This year, we added a second computer programming course at Georgetown Law, for Intermediate students. I will write more about this course (which I am thoroughly enjoying) later, but I said a little about it in this post. For now, I just wanted to share the homework assignment for next week. I owe a special debt of inspiration to contests like this one: rpscontest.com
This contest is not open to outside submissions! Please don’t email me your code!
ICPL RPS I
Intermediate Computer Programming for Lawyers 2018
For class on Wednesday, April 4th, we are going to hold the first ever “Intermediate Computer Programming for Lawyers: Rock, Paper, Scissors” Tournament!!!
The pedagogical goals are (1) teach some introductory object-oriented programming; and (2) have the students write code that can “learn” by studying an opponent’s program’s output.
We will pit computer programs against one another in games of rock-paper-scissors.
A pair of programs competing in a match will play 1000 individual games of rock-paper-scissors in rapid succession. This means that a well-designed program may be able to learn its opponent’s style during the 1000 games to gain an edge.
In the first round of the tournament, every program will compete in a match against every other program, round-robin-style. Because each human programmer will submit two programs, this means your two programs will compete against one another in round one.
In the first round, we will not track winners and losers of matches. Instead, we will keep running tallies of the cumulative number of individual games you have won, lost, and tied against all of your opponents.
After the first round, the sixteen programs that have won the most first-round games cumulative will advance to the second round.
In the second round, programs will be seeded, March Madness-style, in a tournament bracket, based on the number of games won in the first round.
In the second round, we will play tournament-style, 1000-game, head-to-head, knock-out contests. For each matchup, the program that has won more games will advance to face the winner from the other part of the bracket.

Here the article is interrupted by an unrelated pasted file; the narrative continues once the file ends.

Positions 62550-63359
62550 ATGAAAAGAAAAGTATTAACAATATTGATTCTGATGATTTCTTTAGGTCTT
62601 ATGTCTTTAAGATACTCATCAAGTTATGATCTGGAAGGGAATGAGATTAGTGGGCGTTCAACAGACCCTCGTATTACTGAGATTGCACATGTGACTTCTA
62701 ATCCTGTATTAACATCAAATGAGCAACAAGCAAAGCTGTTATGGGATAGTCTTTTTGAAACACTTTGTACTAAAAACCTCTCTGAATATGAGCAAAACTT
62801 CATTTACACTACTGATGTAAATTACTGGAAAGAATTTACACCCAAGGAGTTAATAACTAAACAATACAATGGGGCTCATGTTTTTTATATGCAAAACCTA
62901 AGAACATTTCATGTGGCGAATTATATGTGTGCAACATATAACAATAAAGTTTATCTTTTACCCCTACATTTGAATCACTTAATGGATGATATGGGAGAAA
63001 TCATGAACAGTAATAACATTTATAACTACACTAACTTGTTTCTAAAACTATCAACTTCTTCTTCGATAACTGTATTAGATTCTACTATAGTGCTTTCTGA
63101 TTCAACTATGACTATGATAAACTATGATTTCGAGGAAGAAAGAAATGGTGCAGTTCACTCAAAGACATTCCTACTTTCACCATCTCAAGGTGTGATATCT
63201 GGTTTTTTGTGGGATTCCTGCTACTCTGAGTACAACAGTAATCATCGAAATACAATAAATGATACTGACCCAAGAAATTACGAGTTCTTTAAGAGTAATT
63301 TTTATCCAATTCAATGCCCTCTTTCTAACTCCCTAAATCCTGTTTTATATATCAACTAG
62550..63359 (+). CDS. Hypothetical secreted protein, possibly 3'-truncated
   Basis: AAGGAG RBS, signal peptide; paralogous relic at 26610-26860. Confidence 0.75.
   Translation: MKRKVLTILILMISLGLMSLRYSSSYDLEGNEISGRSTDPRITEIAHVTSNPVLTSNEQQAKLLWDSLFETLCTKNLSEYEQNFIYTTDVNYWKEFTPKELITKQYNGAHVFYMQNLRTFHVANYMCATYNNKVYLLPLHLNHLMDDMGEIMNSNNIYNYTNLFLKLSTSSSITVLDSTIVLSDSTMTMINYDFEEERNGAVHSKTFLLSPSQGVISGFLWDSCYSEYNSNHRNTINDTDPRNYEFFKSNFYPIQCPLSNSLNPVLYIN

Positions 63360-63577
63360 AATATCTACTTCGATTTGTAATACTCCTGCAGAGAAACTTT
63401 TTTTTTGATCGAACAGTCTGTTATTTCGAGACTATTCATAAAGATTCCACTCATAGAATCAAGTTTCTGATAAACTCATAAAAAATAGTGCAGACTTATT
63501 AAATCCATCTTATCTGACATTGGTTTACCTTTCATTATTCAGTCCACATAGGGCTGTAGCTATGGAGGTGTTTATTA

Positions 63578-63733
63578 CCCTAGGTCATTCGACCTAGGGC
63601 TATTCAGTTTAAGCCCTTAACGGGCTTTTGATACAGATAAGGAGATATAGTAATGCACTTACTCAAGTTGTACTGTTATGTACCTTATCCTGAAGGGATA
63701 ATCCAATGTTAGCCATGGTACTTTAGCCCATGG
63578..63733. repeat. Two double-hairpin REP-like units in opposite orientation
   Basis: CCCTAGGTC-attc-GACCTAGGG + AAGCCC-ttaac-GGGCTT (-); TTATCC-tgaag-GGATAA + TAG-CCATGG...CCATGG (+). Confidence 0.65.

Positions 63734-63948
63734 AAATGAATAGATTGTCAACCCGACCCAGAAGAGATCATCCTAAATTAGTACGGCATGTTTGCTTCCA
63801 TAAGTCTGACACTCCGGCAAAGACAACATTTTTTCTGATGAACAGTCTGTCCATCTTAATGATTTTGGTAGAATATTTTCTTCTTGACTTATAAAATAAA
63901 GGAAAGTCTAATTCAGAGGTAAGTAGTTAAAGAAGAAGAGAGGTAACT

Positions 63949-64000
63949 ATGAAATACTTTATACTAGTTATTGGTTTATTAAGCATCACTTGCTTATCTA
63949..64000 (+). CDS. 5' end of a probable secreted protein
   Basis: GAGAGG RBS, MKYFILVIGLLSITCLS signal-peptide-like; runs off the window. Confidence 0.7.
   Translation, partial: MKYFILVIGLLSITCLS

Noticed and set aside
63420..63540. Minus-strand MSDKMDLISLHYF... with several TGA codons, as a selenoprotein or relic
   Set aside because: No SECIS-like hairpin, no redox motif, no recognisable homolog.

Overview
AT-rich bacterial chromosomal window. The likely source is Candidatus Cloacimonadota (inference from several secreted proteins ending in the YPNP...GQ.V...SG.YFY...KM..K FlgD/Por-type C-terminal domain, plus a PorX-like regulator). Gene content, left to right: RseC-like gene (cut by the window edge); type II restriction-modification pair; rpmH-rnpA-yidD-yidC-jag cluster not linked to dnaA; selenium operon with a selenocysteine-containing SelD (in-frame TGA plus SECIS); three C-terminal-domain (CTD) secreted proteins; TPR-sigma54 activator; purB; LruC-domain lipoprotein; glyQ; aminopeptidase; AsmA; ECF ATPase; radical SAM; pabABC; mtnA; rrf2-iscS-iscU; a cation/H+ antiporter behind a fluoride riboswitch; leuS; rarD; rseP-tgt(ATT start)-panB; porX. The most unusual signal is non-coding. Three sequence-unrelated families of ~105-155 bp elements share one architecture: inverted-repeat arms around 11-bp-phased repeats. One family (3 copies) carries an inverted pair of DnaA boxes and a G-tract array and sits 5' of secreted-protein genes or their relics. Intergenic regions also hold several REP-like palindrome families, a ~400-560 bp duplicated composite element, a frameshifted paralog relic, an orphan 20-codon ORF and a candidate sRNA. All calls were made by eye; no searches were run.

In either round, in case of ties, the program with more tie games will advance/win/or get the better seed. If that doesn’t break the tie, we will flip a (virtual) coin).
I will invite a few “celebrity guests” to submit a pair of programs each.
The winner will win a prize to be announced during the competition.
You must submit TWO Python programs no later than Tuesday, April 3rd, at 5:30 PM to the Canvas assignment.
Your two files must strictly conform to the following rules:
Your two files should be named
Your file must create a class called
At a minimum, your file should have an
__init__method and a second method called
.shoot()method must take as an argument a string. This string will always be
"". This argument will tell you your current opponent’s very last play. In the first round against an opponent, this argument will be the empty string
shoot()method must return an
"S"representing your current play.
The code that creates your object and calls
shoot()won’t tell your object the current won/lost/tied stats. If that matters to your code, you need to keep track of it yourself. If you want to keep track of your current opponent’s past plays, you need to remember that yourself.
Your code cannot store anything to disk. Every time it faces a new opponent, it will be loaded anew, so you can’t rely on any strategy that remembers matches from earlier rounds.
In case you don’t know: